District Plans to Improve Food Accessibility


Photo by Kimia Shahidi.

For more than a decade, on-campus food options for students have consisted of the PTSA-run pizza cart and the school cafeteria. With the school’s growing population, the cafeteria — which was last renovated in 2002 to serve about 1200 students — is limiting access to food options on campus.

“I know that [everybody] recognizes… that the cafeteria kitchen and the facility for students to get food is not designed for the population we have,” Assistant Principal Galen Rosenberg said.

The school and PTSA are currently looking into solutions to improve student access to on-campus lunch options. In particular, the PTSA believes that it can reduce the crowding in the cafeteria if the school adds a cold foods cart on campus. The cart would offer the surplus sandwiches and salads from the cafeteria in the quad.

“I’d love to see another cart operating,” PTSA pizza cart coordinator Rachel Botsford said. “You can’t take away the pizza or the snacks, but you can move the salads and sandwiches that are already available inside the cafeteria to a [more accessible place]. ”

The district echoes the PTSA’s sentiments and is considering adding another food cart to the campus. Though details remain up in the air, Associate Superintendent Mike Mathiesen believes it likely that there will be a cold food cart on campus next school year.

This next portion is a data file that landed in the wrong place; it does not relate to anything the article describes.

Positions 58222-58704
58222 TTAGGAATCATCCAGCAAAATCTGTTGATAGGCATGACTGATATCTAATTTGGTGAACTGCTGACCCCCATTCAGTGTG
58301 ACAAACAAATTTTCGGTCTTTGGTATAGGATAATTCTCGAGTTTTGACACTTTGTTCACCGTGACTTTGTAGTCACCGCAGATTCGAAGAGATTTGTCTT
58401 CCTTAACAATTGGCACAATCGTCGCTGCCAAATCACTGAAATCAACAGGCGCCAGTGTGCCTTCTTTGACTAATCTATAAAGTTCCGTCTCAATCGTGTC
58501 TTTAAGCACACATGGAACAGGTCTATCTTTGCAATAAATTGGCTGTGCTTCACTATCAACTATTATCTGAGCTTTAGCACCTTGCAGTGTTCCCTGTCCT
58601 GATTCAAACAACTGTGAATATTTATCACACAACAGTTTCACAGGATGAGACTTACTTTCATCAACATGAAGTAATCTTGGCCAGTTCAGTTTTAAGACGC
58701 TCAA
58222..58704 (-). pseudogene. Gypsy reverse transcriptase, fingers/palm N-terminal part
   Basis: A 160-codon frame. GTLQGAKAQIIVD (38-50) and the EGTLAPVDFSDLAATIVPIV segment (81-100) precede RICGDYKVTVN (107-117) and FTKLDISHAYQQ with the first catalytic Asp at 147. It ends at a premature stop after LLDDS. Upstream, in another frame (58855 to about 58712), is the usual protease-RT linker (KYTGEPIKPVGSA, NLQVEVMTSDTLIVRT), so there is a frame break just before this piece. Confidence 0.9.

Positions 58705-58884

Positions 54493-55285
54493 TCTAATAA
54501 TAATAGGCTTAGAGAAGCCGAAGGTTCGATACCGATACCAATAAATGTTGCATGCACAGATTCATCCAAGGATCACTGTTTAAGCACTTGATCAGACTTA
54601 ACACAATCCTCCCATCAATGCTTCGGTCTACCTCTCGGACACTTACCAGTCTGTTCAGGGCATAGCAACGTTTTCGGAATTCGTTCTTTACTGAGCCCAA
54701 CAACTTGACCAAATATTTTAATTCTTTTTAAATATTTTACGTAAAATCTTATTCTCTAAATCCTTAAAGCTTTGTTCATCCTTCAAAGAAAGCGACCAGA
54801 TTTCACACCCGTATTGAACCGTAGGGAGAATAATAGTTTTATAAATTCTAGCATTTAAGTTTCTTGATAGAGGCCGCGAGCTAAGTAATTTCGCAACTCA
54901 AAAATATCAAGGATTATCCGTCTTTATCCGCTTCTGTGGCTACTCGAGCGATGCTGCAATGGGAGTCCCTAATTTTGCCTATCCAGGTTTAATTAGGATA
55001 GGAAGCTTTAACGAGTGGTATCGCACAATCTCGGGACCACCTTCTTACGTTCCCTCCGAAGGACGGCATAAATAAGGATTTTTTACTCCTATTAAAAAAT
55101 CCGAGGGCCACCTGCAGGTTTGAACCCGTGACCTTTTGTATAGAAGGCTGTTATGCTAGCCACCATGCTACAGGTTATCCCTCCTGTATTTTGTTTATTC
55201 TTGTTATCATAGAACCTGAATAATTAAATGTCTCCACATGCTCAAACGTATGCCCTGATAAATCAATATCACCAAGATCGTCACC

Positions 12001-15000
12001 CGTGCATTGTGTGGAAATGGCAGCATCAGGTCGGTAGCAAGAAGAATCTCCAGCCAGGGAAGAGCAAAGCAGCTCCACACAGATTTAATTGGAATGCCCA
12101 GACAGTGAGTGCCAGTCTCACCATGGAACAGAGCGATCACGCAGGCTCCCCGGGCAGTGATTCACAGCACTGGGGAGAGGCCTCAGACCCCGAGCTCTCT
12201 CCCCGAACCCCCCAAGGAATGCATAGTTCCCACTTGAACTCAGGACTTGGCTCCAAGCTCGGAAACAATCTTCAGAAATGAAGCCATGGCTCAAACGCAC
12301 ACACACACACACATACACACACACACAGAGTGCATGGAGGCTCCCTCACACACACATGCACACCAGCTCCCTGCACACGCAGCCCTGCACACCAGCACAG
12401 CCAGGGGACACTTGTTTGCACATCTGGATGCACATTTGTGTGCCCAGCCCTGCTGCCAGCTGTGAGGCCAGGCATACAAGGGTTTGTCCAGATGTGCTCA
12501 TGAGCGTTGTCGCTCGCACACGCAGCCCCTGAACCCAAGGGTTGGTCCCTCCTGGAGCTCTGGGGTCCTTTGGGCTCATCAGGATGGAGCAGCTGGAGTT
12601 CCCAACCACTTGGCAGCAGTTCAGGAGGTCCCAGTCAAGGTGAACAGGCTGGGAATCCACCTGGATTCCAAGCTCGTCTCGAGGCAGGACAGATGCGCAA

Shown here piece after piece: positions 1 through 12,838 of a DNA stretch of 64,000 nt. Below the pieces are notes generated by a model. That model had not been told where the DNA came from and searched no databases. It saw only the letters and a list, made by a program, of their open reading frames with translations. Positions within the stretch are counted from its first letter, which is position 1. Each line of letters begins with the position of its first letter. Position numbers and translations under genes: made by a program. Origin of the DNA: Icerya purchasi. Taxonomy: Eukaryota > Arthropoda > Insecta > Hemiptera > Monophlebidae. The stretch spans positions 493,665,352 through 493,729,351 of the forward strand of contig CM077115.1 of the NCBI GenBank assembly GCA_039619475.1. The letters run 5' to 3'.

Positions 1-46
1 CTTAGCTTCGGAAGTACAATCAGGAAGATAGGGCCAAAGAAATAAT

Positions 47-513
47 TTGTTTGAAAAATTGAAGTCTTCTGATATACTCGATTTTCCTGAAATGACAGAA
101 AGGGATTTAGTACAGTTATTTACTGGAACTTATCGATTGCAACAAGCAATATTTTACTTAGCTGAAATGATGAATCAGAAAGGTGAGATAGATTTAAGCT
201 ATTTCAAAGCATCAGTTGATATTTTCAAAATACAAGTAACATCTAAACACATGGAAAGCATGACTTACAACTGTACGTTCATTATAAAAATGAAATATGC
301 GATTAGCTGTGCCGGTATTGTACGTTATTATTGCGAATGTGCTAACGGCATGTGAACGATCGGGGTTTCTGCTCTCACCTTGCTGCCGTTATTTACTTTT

“It’s not as simple as it might sound,” Mathiesen said. “It’s a matter of [whether] we have staffing, how much does additional staffing cost, how much money would we generate off of the mobile station, [but] I’d say it’s pretty likely.”

The addition of the cart would potentially reduce lines in the cafeteria and draw more students to the cafeteria previously deterred by wait. Students who currently buy lunch from the cafeteria voice frustration overthe longer lines.

“I usually get a salad from the cafeteria because I can’t go out,” junior Natalie Muningua said. “It’s healthier and less processed [than other food options], but some days I don’t get lunch because the cafeteria’s too crowded or the food looks nasty.”

The current food offerings of the school cafeteria and PTSA comply with the federal and state mandates that restrict the types of high fat, sugar and sodium foods that are sold to students on campus.

As part of the National School Lunch Program, which offers grants for free or reduced lunch for lower income students, the cafeteria is required to serve whole grain foods, fruits and vegetables and two choices of milk every day and a certain amount of servings every week.

For Rosenberg, the issue lacks priority, as administration hasn’t received enough of student feedback.

“We have the luxury of going beyond the basics [of improving the school, and] this is certainly something people would think is worth looking at,” Rosenberg said. “But I haven’t heard it’s that high a priority.”